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Cairo under occupation

This is a true story: A young man drove an unlicensed motorcycle and decided to ride it into oncoming traffic. When he ran into a police officer, he did not hesitate to shoot at him, but the police chased him down and arrested him, in addition to seizing his gun.


What really caught my attention when this occurred yesterday was the young man’s courage which bordered on recklessness. He was not worried that he was driving an unlicensed motorcycle, nor did he have any reservations about driving it into oncoming traffic. Moreover, he refused to obey the attempts to stop him, choosing instead to scare and terrorise the police officers by shooting at them.

Reported on the same page in Al-Tahrir newspaper there were other stories about people acting very daringly against the state agency responsible for public law and order. There was one about a man who had a disagreement with his neighbour in the Al-Qalyoubia municipality over their children playing, and then the man made a bomb and threw it in front of his neighbour’s house to scare and punish him; no hesitation! I also read about an incident in Al-Sharqiya, when a young man, a repeat offender, cut off a police officer’s hand after the officer had tried to catch him. He also blinded 5 people when he opened fire on them because they tried to stand in his way. After he was arrested, the police found that there were 18 outstanding charges against him and 5 warrants out for his arrest. Furthermore, in Al-Gharbia municipality, a truck hit a tractor and killed the tractor driver, so the people of his village cut off the agricultural road leading to the municipality’s administrative centre. In yet another incident, someone bought a car from another person for EGP 120,000 (around £11,000), but only handed over EGP 20,000. When the time came for him to pay the balance the seller sent two men to represent him and collect the money, but the buyer captured the two individuals, with the help of his friends and they were not released until the police intervened

All of these incidents, among others, took place on just one day, and I do not believe that it was an exception; such events are regular occurrences and the signs are that they will escalate as they have done since the January 25th Revolution. When the masses took to the streets and their pent-up anger at the regime was taken out on the police as an institution, it was because it had acted as the regime’s oppressive tool for at least 30 years. Once the head of the regime fell and its foundations were shaken, the police, who became invisible in public places, were targeted by angry families and many police buildings and vehicles were torched.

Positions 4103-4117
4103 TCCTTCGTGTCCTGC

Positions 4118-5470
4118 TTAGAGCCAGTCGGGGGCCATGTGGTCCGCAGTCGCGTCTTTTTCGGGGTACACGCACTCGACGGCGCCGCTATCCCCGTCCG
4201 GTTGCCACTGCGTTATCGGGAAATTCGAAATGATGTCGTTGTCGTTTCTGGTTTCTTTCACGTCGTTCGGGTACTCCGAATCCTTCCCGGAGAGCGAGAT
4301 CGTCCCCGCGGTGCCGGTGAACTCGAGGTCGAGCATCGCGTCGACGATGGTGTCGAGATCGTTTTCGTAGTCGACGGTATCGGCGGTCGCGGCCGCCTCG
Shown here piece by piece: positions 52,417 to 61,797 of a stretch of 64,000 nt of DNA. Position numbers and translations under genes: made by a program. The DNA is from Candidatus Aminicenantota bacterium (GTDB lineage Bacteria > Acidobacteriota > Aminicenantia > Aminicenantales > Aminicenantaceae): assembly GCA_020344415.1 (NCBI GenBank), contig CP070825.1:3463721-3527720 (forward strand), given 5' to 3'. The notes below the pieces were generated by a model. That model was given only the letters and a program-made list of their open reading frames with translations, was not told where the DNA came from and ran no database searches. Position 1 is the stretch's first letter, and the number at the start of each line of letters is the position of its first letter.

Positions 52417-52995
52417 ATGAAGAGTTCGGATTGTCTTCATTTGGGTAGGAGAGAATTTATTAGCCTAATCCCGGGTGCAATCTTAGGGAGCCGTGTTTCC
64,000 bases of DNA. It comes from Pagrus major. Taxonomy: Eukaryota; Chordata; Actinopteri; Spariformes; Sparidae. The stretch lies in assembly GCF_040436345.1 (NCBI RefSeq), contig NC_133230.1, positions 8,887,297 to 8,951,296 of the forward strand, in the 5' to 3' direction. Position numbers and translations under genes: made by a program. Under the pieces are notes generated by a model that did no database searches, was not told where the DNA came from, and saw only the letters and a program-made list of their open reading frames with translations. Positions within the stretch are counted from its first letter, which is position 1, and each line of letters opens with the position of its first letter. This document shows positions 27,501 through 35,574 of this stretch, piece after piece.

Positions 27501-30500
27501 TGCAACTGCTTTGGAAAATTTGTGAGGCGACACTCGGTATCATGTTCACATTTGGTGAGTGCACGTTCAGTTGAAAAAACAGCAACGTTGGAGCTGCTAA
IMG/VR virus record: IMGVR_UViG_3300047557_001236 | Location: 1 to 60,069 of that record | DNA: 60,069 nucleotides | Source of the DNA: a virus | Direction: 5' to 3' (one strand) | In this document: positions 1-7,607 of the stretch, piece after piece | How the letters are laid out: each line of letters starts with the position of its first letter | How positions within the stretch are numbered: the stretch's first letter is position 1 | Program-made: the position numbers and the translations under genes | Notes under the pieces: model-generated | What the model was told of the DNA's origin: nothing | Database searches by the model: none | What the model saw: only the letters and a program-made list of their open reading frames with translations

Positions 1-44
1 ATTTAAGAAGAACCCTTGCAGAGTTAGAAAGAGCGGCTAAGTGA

Since them a number of variables have emerged onto the Egyptian street and are related to the community’s relationship with the police. The most important outcome of these variables is that the status of the police was greatly diminished so that their presence on the streets has become quite humble, even in Cairo; I can only imagine what it is like in the other regions, in which the absence of police officers in public is most likely twice as noticeable.

Under these circumstances, the opportunists and thugs have emerged and imposed a fait accompli on the capital which has now become very difficult and expensive to remove. This new reality imposed itself on the heart of the city and its most vital roads which have now become occupied by invading armies whose origins we are unsure of. What we do know is that they have become a force on the ground that has challenged the police and municipality and which even the army’s tanks, armoured vehicles and barbed wire have been unable to move.

In addition to the absence of the police forces on the street which has caused the masses to become more daring in challenging laws and regulations, there are two core elements that have contributed to the growth of this lawlessness. First, since the revolution, the security agencies have remained busy with the protests and political security and no longer care about the other manifestations of disorder and chaos. More specifically, nowadays the police neglect of their duty to preserve public order and the law in favour of focusing on the protests has become a definite matter and is not debatable. I have heard this from some of their leaders, one of whom told me that the only voice they hear is the voice of the protests, so the police are unwilling to pay attention to any unrelated matters.

The second important element is that the thugs and opportunists who have occupied the streets have become the eyes of the security agencies and are being used to confront the political opposition. As such, it is natural for the state to turn a blind eye to their growth on the main streets over which they maintain control.

If this analysis is correct, it means that the community will not feel safe as long as political stability is absent in Egypt because the police service believes that protecting the regime is its first priority. Until this happens, ordinary people have no choice but to manage the situation on their own and defend themselves, and incidents like those related above will become even more commonplace.

This is a translation of the Arabic text which was published in Al Shorouk newspaper on 21 October, 2013

The views expressed in this article belong to the author and do not necessarily reflect the editorial policy of Middle East Monitor.

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